China's trust firms, with total assets of $2.2 trillion, are shifting more cash into frothy capital markets and over-the-counter (OTC) instruments instead of loans - blunting regulators' efforts to reduce shadow banking risk.
By redirecting money into capital markets and OTC products like asset-backed securities (ABS) and bankers' acceptances, trusts are acting less like lenders and more like hedge funds or lightly regulated mutual funds.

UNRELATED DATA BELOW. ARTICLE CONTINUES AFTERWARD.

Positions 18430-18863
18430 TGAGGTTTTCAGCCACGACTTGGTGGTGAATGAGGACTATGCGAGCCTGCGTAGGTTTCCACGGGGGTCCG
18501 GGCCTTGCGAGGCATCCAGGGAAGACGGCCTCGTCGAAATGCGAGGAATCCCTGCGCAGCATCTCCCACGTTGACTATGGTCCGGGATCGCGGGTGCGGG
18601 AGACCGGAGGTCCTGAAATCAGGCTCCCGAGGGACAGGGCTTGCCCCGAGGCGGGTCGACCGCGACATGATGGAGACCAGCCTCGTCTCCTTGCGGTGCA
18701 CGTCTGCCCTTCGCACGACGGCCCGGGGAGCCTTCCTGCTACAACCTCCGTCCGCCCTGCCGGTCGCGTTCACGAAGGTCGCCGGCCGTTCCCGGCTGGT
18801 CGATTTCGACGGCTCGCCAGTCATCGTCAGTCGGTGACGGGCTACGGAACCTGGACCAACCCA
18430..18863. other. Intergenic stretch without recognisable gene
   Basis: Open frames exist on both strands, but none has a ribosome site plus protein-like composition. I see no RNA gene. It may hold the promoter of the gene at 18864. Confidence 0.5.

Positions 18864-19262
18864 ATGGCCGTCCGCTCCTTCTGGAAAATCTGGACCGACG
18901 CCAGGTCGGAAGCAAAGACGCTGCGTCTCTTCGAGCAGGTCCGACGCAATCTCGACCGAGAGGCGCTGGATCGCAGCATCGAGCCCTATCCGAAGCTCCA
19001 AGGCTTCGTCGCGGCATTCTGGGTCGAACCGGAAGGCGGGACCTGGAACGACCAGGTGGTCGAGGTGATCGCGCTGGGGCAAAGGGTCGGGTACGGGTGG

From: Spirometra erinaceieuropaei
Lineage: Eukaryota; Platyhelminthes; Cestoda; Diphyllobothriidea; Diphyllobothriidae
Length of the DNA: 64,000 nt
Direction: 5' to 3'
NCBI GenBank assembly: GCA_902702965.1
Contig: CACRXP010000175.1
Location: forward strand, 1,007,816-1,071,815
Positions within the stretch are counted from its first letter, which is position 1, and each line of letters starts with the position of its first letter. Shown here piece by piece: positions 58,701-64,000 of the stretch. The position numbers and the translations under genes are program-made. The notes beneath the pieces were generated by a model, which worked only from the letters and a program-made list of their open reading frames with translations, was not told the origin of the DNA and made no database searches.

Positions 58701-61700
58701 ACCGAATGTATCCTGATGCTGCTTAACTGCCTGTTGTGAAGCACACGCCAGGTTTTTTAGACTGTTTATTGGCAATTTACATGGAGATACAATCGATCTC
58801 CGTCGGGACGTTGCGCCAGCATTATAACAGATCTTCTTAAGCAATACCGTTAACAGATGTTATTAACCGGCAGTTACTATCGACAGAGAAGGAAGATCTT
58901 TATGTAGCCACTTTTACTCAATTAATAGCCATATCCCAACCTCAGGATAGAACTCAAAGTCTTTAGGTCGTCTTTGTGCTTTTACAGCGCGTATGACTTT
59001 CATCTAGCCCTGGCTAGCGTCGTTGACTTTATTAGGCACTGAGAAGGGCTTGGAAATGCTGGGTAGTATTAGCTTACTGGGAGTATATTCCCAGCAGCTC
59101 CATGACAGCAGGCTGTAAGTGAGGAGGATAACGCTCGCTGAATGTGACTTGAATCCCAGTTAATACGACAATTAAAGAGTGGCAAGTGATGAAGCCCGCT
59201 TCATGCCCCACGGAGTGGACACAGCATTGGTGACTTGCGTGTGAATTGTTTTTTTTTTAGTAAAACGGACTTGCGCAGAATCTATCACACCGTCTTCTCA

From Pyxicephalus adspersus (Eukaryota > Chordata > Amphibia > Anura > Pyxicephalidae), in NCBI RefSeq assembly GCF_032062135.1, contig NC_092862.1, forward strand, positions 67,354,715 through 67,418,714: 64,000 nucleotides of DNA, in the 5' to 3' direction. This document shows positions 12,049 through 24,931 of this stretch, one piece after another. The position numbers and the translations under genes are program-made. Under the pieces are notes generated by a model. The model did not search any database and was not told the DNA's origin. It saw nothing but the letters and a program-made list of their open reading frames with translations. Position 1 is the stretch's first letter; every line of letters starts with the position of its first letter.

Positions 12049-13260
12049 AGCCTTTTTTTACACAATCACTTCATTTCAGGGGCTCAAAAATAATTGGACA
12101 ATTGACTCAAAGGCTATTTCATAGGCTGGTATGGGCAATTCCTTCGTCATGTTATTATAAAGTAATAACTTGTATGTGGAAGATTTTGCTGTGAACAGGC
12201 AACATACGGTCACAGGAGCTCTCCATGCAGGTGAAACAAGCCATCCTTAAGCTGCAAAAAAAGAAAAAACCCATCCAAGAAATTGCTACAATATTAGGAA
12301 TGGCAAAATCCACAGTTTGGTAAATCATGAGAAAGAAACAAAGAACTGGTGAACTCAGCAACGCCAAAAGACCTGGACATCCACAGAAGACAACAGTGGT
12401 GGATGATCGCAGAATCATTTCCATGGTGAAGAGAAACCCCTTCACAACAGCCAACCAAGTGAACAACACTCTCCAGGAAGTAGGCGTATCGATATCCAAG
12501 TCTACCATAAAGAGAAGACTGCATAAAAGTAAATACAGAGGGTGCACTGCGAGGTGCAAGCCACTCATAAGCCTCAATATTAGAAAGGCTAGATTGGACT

And the shift - a response to a clampdown last year on trust lending to risky real estate and industrial projects - means a significant chunk of shadow banking risk is migrating rather than shrinking.
China trusts take in funds from retail and institutional investors and re-lend or reinvest that money, often in parts of the economy that struggle to obtain bank credit, like mid-sized private enterprises or municipal industrial projects. As of end-2014, total trust assets were 14 trillion yuan, according to China Trust Association data.